August 24, 2023

Beginners Guide to Music Copyright and Licensing

For a lot of content creators, music licensing is a complex and baffling space; and one that causes a lot of stress for those who need to navigate it for their work but don’t really know how or where to start. Here’s a simplified breakdown to help you on your way!

Finding the perfect track for your video is special. When the beat drops or the violins swell in the exact right moment... that's magic. But for many creators out there, finding music to use in your content is its own special hell. Navigating legals around copyright and trying to understand what you can and can't do with the track you've found is complicated and changes depending on where you get your music. If you're a beginner, it's even more overwhelming. We're here to help. Read on for a handy cheatsheet on music copyright and licensing to help you find what you're looking for and what suits your needs best.

What is music copyright? 

The creator of an original musical work holds several rights over their protected composition. These rights are granted automatically upon the creation of the work and are protected by copyright law. Here are the key rights that a creator has over their protected musical work:

  • Reproduction Right: The reproduction right allows the creator to control the making of copies of their musical composition. It means that others cannot duplicate, copy, or reproduce the composition without the creator’s permission. This right covers physical copies like CDs and printed sheet music, as well as digital copies like MP3 files or streaming audio.
  • Distribution Right: The distribution right gives the creator the authority to control the distribution of their musical composition. It means that others cannot distribute or sell copies of the composition without the creator’s permission. This right applies to both physical distribution, such as selling CDs or vinyl records, and digital distribution, like selling or streaming digital downloads.
  • Public Performance Right: The public performance right allows the creator to control the public performance of their musical composition. This includes live performances of the song in venues, concerts, or public events, as well as its use in radio broadcasts, TV shows, and online streaming platforms. For public performances, creators are often represented by performing rights organizations (PROs), which collect royalties on their behalf from venues and broadcasters.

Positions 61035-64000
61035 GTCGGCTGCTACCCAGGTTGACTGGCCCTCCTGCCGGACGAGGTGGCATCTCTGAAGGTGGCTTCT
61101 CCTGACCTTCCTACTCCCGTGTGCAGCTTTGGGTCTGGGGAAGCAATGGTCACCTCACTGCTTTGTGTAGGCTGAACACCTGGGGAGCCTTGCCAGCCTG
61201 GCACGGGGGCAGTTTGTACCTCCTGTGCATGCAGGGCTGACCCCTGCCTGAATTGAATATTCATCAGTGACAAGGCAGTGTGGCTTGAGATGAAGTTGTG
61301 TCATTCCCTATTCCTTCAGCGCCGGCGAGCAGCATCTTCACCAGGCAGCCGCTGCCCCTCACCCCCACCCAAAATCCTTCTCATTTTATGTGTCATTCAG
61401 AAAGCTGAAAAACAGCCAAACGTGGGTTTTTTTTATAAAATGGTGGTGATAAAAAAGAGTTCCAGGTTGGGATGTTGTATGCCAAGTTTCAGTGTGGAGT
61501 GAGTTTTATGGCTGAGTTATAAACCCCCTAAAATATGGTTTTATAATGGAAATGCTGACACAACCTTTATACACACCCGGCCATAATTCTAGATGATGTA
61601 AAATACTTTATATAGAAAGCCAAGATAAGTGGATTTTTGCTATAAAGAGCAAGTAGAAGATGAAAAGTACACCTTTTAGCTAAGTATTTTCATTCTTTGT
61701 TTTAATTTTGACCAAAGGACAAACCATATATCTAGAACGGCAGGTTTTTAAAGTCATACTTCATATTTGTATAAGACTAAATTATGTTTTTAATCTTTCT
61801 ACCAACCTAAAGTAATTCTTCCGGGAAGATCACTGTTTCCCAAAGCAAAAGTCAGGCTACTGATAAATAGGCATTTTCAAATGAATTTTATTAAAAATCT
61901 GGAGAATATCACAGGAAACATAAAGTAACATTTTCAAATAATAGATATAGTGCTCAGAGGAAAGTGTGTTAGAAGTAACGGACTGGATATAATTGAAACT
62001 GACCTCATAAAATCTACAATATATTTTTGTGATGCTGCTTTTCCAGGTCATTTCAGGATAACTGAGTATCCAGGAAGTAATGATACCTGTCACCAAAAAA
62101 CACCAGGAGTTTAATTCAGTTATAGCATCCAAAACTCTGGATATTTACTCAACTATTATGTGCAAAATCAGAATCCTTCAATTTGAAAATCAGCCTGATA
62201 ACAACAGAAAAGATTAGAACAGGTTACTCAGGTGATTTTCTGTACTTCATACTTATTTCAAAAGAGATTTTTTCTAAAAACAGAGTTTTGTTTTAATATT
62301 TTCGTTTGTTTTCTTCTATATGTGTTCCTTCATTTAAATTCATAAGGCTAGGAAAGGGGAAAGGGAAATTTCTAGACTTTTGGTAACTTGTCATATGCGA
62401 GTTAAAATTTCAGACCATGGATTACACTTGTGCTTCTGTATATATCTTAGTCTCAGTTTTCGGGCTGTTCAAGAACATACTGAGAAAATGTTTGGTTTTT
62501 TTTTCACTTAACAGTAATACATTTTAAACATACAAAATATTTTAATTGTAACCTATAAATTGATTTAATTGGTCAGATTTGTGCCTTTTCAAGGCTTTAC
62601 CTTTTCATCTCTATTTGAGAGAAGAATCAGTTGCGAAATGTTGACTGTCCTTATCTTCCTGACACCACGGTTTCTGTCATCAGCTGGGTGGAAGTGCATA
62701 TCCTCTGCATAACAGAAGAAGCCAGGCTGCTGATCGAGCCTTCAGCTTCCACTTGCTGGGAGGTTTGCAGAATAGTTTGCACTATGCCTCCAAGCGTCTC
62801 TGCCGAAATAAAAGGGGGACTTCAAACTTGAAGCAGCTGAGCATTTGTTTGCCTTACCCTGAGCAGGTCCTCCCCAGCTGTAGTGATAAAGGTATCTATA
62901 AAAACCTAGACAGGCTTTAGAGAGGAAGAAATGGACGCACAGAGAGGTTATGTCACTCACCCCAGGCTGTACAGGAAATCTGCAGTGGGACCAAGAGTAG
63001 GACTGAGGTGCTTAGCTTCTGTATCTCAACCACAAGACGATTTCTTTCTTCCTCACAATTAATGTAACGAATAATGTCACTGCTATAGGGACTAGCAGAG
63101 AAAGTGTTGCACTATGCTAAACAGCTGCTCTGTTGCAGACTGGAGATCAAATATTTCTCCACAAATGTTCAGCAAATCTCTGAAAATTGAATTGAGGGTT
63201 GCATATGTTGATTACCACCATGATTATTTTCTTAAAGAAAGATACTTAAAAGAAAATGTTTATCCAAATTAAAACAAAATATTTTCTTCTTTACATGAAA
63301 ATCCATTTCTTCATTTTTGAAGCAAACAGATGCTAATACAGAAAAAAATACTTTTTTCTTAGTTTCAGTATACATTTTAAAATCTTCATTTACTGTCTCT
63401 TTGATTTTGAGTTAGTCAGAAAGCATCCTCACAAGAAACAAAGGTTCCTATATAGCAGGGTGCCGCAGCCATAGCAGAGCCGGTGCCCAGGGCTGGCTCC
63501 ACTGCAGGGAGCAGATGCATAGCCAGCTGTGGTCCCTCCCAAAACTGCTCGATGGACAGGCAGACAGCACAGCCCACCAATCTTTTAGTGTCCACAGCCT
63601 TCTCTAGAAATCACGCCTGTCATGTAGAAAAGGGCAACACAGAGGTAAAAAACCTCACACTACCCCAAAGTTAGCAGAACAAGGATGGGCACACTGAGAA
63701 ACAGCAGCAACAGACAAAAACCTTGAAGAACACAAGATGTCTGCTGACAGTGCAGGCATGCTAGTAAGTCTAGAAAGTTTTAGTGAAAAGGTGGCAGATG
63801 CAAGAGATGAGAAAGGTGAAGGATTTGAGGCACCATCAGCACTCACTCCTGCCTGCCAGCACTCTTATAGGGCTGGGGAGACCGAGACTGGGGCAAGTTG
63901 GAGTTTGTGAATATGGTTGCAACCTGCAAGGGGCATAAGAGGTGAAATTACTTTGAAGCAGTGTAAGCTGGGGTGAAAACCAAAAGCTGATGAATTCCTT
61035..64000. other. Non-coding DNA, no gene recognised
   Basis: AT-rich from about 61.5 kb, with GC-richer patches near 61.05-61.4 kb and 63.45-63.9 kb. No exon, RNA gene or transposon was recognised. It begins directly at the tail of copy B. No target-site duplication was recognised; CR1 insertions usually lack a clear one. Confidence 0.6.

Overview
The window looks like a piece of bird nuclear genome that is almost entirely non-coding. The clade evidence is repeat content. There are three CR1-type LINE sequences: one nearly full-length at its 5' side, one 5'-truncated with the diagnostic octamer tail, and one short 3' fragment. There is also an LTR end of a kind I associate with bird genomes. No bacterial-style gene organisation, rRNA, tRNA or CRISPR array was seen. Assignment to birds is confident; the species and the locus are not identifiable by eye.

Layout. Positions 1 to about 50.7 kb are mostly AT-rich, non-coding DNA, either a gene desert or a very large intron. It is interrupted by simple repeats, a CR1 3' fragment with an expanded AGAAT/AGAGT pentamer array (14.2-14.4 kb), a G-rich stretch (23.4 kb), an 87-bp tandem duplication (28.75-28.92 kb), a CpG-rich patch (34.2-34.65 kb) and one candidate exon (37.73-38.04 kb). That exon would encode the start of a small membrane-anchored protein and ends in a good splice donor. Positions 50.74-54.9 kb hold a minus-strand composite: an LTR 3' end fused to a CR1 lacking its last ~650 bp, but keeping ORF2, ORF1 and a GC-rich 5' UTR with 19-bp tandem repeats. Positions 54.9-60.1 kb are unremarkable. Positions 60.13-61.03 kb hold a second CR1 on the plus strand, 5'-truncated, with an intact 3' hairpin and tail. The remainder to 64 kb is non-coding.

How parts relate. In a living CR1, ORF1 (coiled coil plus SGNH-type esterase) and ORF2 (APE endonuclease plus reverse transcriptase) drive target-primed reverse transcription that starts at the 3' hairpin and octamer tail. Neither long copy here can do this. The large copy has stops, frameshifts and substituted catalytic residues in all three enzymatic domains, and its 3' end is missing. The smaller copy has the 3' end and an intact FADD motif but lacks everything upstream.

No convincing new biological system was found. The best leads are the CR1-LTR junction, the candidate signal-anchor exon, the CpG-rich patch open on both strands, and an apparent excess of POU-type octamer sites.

• Derivative Works Right: The creator has the right to control the creation of derivative works based on their musical composition. A derivative work is a new work that incorporates the original composition in some way. This includes adaptations, arrangements, remixes, and other modifications of the original piece. Anyone wishing to create a derivative work must obtain the creator’s permission.
  • Display Right: The display right allows the creator to control the public display of their musical composition. This right typically applies to sheet music, musical notation, and other visual representations of the composition.
  • Digital Performance Right in Sound Recordings (DPRA): For creators who also perform or record their compositions, they hold additional rights related to sound recordings. The DPRA grants creators the right to control the digital public performance of their sound recordings, such as when they are streamed on online platforms.

These rights collectively grant creators significant control over how their music is used, reproduced, distributed, performed, and adapted. They allow creators to earn royalties from various uses of their music and ensure that their creative efforts are protected and respected by others.

Who owns the rights to any given song?

A song or track could have several rights holders, depending on who contributed to its creation. 

  • Songwriter(s) or Composer(s): The individuals who wrote the music (melody) and/or lyrics of the song are the primary rights holders. They hold the copyright to the musical composition itself, which includes the melody and the underlying musical elements.
  • Lyricist(s): If the song has lyrics, the person or people who wrote the lyrics are also considered rights holders and share copyright ownership with the songwriters or composers.
  • Music Publisher(s): Music publishers are companies or individuals who acquire the rights to administer, promote, and license the musical composition on behalf of the songwriters or composers. They handle the business aspects of the song, such as licensing for use in various media, collecting royalties, and ensuring proper attribution.